top of page
  • Writer's pictureAlpesh Patel

The Goldilocks Strategy: Identifying and Responding to Every Type of Bear Market

Forget the Goldilocks economy, I want the Goldilocks stock market. There are three types of bears. 

Daddy Bear (1) - here you hold cash. 

Mommy bear (2), here you can weather the downturn, usually about 10% drop in the S&P500 and lasts about 3-4 months. You will worry it's a daddy bear, and the party is over. You will take profits and some money off the table in individual stocks which were your biggest gainers without the most solid of foundations. (eg Tesla)

Baby bear (3), lasts around 4 weeks and a 5-6% drop in the S&P500. But could be more of course in individual stocks. You will probably not take money off the table, and if you do, it may only be in companies which have given you 50%+ returns already. You'd ride it out for most of your portfolio. 

So how do you know if it is daddy, mommy or baby bear? 

1. Daddy - the momentum indicators are overbought on the monthly chart and drop below their moving averages across multiple stocks too. 

2. Mommy - the weekly indicators drop, as does monthly, but the monthly doesn't go below it's moving average.

3. Baby - the weekly indicator drops, monthly does not.

Navigating the stock market requires not just a keen sense of timing but also an understanding of the different market conditions that can impact your investment strategy. Let’s break down these conditions using the analogy of the three bears: Daddy Bear, Mommy Bear, and Baby Bear.

1. Daddy Bear Market (Severe Downturn)

In the Daddy Bear market scenario, you're holding cash because the momentum indicators are signalling a significant downturn. This is what you need to know:

  • Identifying a Daddy Bear Market:

  • The market shows overbought momentum indicators on the monthly charts, suggesting that stocks are overvalued and due for a correction.

  • These indicators then drop below their moving averages, a sign that the market trend is reversing from bullish to bearish.

  • This trend is not isolated to one or two stocks but is visible across multiple sectors and stocks.

  • Example: Imagine a scenario where stocks like Apple or Amazon have hit all-time highs but then start to show consistent declines over several months, slipping below their 20-month moving average.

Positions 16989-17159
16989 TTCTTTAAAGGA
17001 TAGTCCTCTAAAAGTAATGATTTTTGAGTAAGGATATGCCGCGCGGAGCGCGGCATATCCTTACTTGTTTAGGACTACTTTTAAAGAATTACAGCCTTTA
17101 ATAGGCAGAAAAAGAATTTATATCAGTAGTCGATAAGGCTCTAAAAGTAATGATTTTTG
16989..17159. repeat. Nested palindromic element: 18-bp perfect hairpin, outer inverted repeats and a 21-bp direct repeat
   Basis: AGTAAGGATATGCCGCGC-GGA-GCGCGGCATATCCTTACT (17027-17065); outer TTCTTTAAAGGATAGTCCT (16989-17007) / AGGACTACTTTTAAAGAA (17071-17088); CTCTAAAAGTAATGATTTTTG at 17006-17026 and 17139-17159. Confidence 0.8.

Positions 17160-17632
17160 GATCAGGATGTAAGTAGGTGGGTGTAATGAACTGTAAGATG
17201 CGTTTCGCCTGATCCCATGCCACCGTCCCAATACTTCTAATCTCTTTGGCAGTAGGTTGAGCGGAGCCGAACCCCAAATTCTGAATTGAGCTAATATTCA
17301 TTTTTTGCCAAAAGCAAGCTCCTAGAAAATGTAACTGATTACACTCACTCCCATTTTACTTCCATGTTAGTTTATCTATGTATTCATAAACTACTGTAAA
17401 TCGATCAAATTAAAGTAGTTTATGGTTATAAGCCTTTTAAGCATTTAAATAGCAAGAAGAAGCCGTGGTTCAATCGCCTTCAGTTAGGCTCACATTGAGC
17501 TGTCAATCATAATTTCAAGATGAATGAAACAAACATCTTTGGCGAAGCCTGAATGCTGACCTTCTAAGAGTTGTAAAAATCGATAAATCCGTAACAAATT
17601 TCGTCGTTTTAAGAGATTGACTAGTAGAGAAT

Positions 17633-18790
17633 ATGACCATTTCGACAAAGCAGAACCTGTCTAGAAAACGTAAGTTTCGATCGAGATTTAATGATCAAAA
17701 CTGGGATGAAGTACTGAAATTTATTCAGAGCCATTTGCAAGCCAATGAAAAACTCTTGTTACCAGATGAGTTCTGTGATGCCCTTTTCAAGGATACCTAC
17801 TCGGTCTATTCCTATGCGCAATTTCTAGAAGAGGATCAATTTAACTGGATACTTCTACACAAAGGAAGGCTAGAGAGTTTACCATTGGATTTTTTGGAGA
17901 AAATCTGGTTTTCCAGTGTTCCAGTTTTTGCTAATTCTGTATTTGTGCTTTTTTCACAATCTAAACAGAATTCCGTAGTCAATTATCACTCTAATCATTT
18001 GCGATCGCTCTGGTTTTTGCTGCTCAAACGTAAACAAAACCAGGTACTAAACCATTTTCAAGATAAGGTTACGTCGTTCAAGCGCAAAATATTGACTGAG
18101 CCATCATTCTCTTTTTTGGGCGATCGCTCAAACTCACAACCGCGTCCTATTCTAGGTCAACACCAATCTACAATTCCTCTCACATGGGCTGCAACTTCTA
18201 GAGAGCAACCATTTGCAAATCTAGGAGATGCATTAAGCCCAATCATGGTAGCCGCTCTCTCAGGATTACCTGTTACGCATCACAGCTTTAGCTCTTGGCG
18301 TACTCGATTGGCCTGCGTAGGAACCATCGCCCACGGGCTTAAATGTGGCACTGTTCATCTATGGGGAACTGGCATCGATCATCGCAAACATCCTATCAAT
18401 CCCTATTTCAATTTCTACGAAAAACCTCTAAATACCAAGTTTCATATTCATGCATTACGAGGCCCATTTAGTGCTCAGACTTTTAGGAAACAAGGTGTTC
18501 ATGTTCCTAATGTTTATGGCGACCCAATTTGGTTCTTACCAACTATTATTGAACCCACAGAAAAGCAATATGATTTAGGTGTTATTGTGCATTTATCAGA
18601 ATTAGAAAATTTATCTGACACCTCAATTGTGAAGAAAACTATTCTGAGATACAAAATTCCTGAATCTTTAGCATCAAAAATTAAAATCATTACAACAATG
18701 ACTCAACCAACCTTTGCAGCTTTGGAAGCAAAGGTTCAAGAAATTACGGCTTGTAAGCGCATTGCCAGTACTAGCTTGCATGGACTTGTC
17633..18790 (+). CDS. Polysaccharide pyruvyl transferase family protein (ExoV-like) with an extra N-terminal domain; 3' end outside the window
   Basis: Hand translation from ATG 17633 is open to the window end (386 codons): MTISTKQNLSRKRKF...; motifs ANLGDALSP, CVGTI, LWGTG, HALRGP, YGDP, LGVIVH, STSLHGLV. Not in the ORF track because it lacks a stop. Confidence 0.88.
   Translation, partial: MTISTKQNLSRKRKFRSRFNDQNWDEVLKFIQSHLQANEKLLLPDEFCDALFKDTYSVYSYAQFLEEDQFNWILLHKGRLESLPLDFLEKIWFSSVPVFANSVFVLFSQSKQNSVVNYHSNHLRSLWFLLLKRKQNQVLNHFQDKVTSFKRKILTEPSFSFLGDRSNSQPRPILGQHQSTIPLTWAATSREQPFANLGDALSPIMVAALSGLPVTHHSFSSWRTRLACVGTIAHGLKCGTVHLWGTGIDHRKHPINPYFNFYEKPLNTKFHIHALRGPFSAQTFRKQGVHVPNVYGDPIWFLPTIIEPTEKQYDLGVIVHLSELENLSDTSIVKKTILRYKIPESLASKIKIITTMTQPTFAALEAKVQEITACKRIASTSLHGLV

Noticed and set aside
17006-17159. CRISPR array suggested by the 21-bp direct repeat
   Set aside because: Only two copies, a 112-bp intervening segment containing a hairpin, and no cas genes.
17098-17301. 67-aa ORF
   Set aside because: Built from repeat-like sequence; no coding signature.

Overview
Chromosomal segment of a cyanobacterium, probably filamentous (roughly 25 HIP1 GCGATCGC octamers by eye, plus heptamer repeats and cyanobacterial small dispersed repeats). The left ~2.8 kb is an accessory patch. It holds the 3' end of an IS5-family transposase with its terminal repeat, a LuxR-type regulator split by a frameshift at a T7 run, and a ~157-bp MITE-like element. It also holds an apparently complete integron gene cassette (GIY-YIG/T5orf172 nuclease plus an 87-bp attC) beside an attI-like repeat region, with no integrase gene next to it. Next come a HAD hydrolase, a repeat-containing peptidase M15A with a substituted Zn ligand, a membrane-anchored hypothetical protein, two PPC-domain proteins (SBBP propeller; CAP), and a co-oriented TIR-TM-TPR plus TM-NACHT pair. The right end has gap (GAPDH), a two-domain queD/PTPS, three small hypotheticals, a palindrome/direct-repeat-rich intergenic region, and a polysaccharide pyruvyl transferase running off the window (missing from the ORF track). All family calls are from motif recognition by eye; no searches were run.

• Strategy: In this phase, holding cash or looking into safer investments like government bonds or stable value funds might be wise. The goal is to preserve capital until more bullish signals appear.

2. Mommy Bear Market (Moderate Downturn)

The Mommy Bear market is a moderate downturn where you can weather about a 10% drop in the S&P 500 over a few months. Here’s how to approach this milder bear market:

  • Identifying a Mommy Bear Market:

  • Weekly momentum indicators drop, showing a short-term decline in stock values.

  • Monthly indicators also decline but remain above their long-term moving averages, suggesting that the long-term bullish trend is still intact.

  • Example: Consider a situation where the S&P 500 declines by 10% over three months. Stocks like Tesla, which had skyrocketed, begin to drop, but not drastically enough to breach long-term support levels.

  • Strategy: This is the time to:

  • Take profits in some of your more speculative investments, especially those that have provided significant returns but lack solid fundamentals.

  • Rebalance your portfolio by reducing positions in the biggest gainers that are starting to show weakness.

3. Baby Bear Market (Mild Downturn)

The Baby Bear market is the mildest form of a downturn, usually a 5-6% drop in the S&P 500 over about four weeks. Here’s how you handle a Baby Bear:

  • Identifying a Baby Bear Market:

  • The weekly momentum indicator drops, indicating a short-term pullback.

  • The monthly indicators show no significant change, suggesting the long-term trend remains bullish.

  • Example: If the S&P 500 dips by 5% in a month due to temporary factors like geopolitical tensions or short-term economic data, but underlying trends remain strong, you’re likely in a Baby Bear market.

  • Strategy: In a Baby Bear market:

  • Hold onto most of your investments, as the downturn is often short-lived.

  • Consider taking profits only in positions that are significantly overvalued or have already given you returns of 50% or more.

  • This might be an opportunity to buy the dip in high-quality stocks that you believe have long-term growth potential.

Practical Tips for Navigating These Market Conditions

  1. Stay Informed: Regularly check financial news and analysis to stay updated on market conditions. Websites, financial blogs, and market analysts can provide insights into which bear market might be developing.

  2. Technical Analysis: Learn to use technical indicators like moving averages, RSI (Relative Strength Index), and MACD (Moving Average Convergence Divergence) to identify potential market downturns.

  3. Risk Management: Always have a risk management strategy in place. Use stop-loss orders, diversify your portfolio, and adjust your investment according to the market's phase.

  4. Patience and Perspective: Remember that markets are cyclical. By understanding whether you are in a Daddy, Mommy, or Baby Bear market, you can better manage your expectations and investment strategy.

  5. Educate Yourself: For more insights into making and keeping your money in various market conditions, consider exploring financial education resources. Here’s a great starting point for further learning.

Alpesh Patel OBE


bottom of page